[Spoiler Alert: Don’t read this if you don’t want some idea of what happens in the book/movie, Fifty Shades of Grey]
Okay, okay. I will admit it. I finally jumped on the bandwagon of Fifty Shades viewers and watched the movie. I had acquired the book on my kindle, because when someone says not to read something, it almost makes you want to read it.
I had heard mixed reviews from some of my friends that the movie does an injustice to the “kink scene”–as in, people who are actually into dom-sub relationships and specific fetishes.
I’ve read some of the book, and the writing isn’t very good–I’ll admit that–but the part that I thought was done with consideration, at the very least, was the subtleties of the art of seduction.
See, I’ve read The Art of Seduction, by Robert Greene. I’ve discussed the book with others. I’ve literally employed tactical devices within the book. Seducing men was never a problem I had; I’m what you’d call a natural at it, but I was lured in by the psychology behind the art.
In the book (as much as I’ve read) and the movie, Christian and Ana are in a constant “game” with one another to assert their dominance and have the upper hand–yes, even though she was characterized as the “submissive”. This might seem like something only relatable to the world of kinky sex fetishes and fantasies, but I assure you, it’s not.
Power plays occur every single minute of every day between all types of relationships, whether it be parent and child, boss and employee, friends, strangers, and of course, romantic entanglements. Humans are just naturally hard-wired to react and respond in ways which will allow our “status” to remain on stable ground.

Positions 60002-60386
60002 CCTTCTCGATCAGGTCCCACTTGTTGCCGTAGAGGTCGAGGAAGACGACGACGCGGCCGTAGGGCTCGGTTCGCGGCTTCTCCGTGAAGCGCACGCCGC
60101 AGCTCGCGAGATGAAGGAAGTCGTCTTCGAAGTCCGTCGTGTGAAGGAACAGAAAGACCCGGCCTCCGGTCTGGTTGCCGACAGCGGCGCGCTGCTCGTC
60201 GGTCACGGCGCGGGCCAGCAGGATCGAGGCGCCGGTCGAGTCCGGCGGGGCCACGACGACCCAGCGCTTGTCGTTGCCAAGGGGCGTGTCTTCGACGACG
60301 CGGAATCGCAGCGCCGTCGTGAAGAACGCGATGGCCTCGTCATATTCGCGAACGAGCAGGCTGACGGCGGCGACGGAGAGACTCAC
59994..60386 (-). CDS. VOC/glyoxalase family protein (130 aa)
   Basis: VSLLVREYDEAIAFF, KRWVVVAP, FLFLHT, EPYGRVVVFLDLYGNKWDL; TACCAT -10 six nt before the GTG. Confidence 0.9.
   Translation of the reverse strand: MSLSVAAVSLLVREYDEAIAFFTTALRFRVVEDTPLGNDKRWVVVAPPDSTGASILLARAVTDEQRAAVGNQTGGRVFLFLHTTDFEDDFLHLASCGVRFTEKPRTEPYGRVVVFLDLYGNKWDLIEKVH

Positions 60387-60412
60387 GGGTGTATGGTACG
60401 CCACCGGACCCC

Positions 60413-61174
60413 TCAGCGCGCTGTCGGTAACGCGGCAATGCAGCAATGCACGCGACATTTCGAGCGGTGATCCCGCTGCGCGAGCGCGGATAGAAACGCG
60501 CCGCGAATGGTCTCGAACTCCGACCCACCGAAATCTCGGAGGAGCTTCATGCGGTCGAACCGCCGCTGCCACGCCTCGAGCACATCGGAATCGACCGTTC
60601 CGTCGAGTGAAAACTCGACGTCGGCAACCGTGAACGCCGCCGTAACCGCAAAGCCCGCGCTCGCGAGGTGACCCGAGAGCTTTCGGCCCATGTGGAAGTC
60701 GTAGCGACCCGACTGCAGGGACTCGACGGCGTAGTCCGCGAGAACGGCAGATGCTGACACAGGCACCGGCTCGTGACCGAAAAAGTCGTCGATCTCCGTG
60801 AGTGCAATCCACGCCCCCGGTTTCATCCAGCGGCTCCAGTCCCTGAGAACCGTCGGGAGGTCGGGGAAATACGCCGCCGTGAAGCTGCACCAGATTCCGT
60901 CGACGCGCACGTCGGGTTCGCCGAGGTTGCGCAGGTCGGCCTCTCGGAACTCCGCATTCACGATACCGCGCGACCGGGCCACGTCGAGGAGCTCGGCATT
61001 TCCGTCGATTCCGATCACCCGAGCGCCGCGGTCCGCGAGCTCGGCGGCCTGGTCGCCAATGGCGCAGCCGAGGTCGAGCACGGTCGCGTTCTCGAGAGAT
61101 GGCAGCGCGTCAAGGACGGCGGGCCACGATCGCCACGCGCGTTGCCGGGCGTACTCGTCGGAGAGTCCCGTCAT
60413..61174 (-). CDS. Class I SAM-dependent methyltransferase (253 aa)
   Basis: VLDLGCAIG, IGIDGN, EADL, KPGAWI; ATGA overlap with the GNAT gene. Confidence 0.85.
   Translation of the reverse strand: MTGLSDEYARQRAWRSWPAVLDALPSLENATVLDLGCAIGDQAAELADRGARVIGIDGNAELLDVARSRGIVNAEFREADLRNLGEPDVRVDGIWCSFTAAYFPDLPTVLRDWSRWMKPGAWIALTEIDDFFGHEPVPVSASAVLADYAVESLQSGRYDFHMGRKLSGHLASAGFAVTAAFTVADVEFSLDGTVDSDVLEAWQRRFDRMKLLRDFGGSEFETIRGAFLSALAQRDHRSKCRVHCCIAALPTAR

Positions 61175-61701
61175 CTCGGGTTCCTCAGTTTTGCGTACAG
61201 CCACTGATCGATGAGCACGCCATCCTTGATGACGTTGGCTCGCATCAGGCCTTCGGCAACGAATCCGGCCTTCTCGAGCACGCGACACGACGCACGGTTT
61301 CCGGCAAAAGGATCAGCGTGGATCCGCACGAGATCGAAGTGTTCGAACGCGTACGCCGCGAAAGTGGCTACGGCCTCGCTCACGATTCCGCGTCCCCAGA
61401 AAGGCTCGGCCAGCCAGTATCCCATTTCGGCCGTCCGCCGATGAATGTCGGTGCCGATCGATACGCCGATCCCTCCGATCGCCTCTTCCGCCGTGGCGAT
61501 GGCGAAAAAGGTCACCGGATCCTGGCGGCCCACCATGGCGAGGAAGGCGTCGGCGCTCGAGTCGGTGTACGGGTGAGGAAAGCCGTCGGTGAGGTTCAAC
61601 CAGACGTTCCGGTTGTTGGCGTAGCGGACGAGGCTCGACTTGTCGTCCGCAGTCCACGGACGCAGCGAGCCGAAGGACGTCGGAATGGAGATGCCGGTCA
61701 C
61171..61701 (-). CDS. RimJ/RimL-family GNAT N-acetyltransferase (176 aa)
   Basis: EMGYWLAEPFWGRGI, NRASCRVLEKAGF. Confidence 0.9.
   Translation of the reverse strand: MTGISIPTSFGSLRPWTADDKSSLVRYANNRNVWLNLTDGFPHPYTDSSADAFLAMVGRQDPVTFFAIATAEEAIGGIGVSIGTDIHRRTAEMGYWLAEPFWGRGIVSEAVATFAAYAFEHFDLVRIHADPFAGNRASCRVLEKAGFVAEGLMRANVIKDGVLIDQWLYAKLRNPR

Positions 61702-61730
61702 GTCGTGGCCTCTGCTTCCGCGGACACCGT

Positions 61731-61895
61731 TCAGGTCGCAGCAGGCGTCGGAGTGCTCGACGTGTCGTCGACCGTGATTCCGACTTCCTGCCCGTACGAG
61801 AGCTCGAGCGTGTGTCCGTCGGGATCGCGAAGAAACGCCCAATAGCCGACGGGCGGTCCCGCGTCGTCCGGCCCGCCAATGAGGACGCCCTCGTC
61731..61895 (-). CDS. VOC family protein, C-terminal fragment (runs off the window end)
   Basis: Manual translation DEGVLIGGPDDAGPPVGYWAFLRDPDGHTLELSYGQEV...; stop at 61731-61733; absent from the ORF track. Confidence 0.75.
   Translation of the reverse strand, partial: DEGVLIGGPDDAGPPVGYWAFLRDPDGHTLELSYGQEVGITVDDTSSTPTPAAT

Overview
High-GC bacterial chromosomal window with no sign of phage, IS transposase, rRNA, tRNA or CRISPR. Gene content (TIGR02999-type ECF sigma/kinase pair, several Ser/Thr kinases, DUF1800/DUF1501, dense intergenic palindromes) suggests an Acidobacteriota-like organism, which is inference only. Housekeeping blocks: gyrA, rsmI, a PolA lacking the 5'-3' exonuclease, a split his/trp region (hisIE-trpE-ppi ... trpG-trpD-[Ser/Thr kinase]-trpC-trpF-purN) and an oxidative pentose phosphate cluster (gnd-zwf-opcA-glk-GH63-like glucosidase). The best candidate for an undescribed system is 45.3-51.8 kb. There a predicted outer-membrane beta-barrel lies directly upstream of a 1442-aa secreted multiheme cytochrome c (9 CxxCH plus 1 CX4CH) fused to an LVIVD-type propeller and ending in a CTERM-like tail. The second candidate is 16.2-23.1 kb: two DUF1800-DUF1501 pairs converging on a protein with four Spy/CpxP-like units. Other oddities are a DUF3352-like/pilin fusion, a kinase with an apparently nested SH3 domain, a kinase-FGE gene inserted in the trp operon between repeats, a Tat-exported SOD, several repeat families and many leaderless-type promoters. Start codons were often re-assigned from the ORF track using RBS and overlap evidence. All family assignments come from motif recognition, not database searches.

Let’s say we go out on a first date with someone we really enjoyed. Obviously, we want to talk to them right away afterwards or perhaps even try to see them the very next day. Most people, out of a perceived level-grounded, almost nonchalant collectedness will back off for a few days. Or we get the text we’ve been waiting for all day from the person we care about and we don’t want them to know we had the phone right next to us. Seems too eager, right? So, we don’t answer for two hours.
These are all defense mechanisms, clearly, as are most embodiments of power plays. It’s important to have the winning cards, not only so we don’t get hurt, but also so that we sustain interest. That’s the part I’m most concerned with. I’ll attend to the former later on.
How to entrap and intrigue the other party. How to keep them on their toes. How to, in the case of Ana and Christian, magnify the intensity to such a point that both parties are intoxicated and enamored beyond what they can any longer control. It starts to roll like a rock down a hill, and as it careens, it gains momentum. It does, unlike a boulder tumbling down a cliff, require maintenance and attention. But if the mystery and intrigue, the carefulness and affection, the let down and subsequent gentle caress are all there between both parties, then it piles and amasses until something like mind-blowing sexual chemistry erupts. Or complete infatuation. Or beautiful, romantic love.
It may seem like power plays are bad things, but they are not necessarily. If used with sensitivity and good intention, then they enhance and add flavor to our relationships.
In Fifty Shades, I see this occurring. There are the not so great parts–Ana continually wanting something she can never fully have; Christian being cold and emotionally distant due to an awful upbringing and abandonment from his biological mother. This is the part of the movie that I think (think?) critics take issue.
In having knowledge about the “kink scene” or dominant-submissive play, I know that respect, limits, pleasure, debriefing, and ultimately, a more bonded, intimate relationship are key elements. Does this seem to be missing from Fifty Shades? I actually don’t think so.
I think it’s a movie. In the book, there’s more elaborate description of what the relationship entails, but in the movie, like movies do, you have to gloss over a lot of that to make it engrossing.